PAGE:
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Koch Lorber presents
Hostage (Omiros) (2005)

"Go to the police. Tell them what's happening. Tell them from me. From Elion Senia."
- Elion Senia (Stathis Papadopoulos)

Review By: Rich Rosell   
Published: February 14, 2007

Stars: Stathis Papadopoulos
Other Stars: Theodora Tzimou, Yannis Stankoglou, Minas Hatzisavvas, Arto Apartian, Marilou Kapa-Valeonti, Konstantina Angelopulou
Director: Constantine Giannaris

MPAA Rating: Not Rated for (language, violence)
Run Time: 01h:36m:27s
Release Date: February 13, 2007
UPC: 741952309895
Genre: foreign

Image Transfer
Audio Transfer
C+ CC+C+ C

DVD Review

The plot of writer/director Constantine Giannaris's Hostage (Omiros) is based on actual events, in which a heavily armed young Albanian man took control of a Greek bus in 1999 with the expected tragic results, though the path did take some odd turns along the way. Stathis Papadopoulos plays the Albanian Elion Senia, and Giannaris tries to go for a claustrophobic documentary feel (handheld camera—check) in telling this story that touches on, among other things, international immigration, racism, family, and media.

That's a whole lot of material to stir around in a 95-minute movie, and unless you have a working knowledge of the apparent Greek/Albanian tensions, the punch of the subject matter may not be as striking as it should. Giannaris tries to fill in the backstory with flashbacks on Papadopoulos' Senia as a way to make us understand why he does what he does. And of course, there's the obligatory mixed bag of hostages that spark more verbal back-and-forth of issues to be raised as the Greek authorities and media begin to turn Senia's mission into a poorly handled circus.

What makes Giannaris' film a bit unique is the way he explores the social commentary like a Greek Oliver Stone, using some black humor like a low-budget distant cousin of Natural Born Killers. As the news of Senia's "situation" gets more and more coverage, the scenario threatens to become more about televised fame than achieving a mission, and that element briefly sends Hostage off on an unexpected tangent, all before leading to the final confrontation. And like the injection of things like media-based humor, Giannaris takes a hard right turn with the climax, where the lines of separation between hostage and gunman begin to blur.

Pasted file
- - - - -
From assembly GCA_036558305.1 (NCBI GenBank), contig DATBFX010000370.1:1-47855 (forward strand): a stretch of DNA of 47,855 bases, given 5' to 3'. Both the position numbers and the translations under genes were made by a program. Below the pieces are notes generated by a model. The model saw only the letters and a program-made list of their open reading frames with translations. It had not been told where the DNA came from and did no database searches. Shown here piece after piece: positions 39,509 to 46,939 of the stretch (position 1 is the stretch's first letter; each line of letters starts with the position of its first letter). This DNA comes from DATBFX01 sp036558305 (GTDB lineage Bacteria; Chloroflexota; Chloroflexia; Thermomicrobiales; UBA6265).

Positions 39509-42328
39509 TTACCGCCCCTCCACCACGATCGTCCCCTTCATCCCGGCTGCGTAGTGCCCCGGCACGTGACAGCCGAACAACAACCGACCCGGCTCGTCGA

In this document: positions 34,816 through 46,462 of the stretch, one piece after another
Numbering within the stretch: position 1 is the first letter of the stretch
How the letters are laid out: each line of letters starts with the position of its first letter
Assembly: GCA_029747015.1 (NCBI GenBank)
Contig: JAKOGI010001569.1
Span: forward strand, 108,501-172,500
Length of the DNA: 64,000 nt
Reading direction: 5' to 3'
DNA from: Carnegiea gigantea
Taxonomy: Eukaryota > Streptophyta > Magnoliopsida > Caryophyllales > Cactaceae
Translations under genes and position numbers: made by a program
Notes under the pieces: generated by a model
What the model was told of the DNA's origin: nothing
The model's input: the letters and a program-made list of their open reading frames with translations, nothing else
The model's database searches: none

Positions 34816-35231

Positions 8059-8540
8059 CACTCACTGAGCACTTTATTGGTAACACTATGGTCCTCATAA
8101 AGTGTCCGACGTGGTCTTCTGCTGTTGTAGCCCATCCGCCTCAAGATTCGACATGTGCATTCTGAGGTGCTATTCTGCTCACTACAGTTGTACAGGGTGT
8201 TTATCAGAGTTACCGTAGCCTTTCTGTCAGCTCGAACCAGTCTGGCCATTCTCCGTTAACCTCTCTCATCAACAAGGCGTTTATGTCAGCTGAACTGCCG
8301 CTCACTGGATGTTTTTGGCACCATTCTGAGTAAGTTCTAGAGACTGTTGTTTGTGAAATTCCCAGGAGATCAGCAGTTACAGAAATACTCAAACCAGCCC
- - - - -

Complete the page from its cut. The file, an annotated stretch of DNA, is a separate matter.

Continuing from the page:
I'll toss Giannaris some brownie points for the way he tells the story, but the problem is I found myself struggling to make a connection (good, bad or otherwise) with any of the leads. Papadopoulos can certainly sweat and point a gun well, but I never found an identifiable layer to latch onto, to either hate or cheer, and not having that sensation for the main hostage taker was nothing short of problematic for me. It made identifying with or having compassion for the cause more difficult, and it eventually made the resolution seem almost uneventful.

Rating for Style: C+
Rating for Substance: C


Image Transfer

Aspect Ratio1.85:1 - Widescreen
Original Aspect Ratioyes

Image Transfer Review: It may be 1.85:1 anamorphic widescreen, but the transfer isn't all that impressive. Colors are somewhat drab for the most part, even if you give Constantine Giannaris an inch or two leeway because he was trying to make it look coarse. Edge details are soft, black levels are pretty murky and there's the occasional instance of specking.

Image Transfer Grade: C+


Audio Transfer

 LanguageRemote Access
DS 2.0Greek/Albanianno

Audio Transfer Review: The original Greek/Albanian dialogue track has been issued here in 2.0 surround, though it's closer to a basic stereo presentation. A couple of smallscale rear channel cues are about all there is here (things like a circling helicopter), and that leaves the mediocre voice quality. Some sequences sound slightly flat, almost tinny, while others sound somewhat better. Even at it's best, the track lacks a sense of bottom end throughout, making the experience less than it should be.

Audio Transfer Grade: C+


Disc Extras

Static menu
Scene Access with 10 cues and remote access
Subtitles/Captions in English with remote access
1 Original Trailer(s)
3 Other Trailer(s) featuring Gilles' Wife, Nathalie..., The Syrian Bride
1 Featurette(s)
Packaging: Amaray
Picture Disc
1 Disc
1-Sided disc(s)
Layers: single

Extras Review: The formal street version should have a making-of featurette, a trailer and TV spot, but I can't guarantee that. Hence, your mileage may vary. There are, however, three other trailers on my screener, and anytime I can ogle Emmanuelle Béart for a few minutes life is good.

The disc is cut into 10 chapters, with optional English subtitles.

Extras Grade: C


Final Comments

Unusual in spots, but overall a hostage story that I couldn't connect with. I had no real concern for any of the characters and Constantine Giannaris's attempt at stinging social commentary was just lost on me, due to little previous knowledge of his subject.


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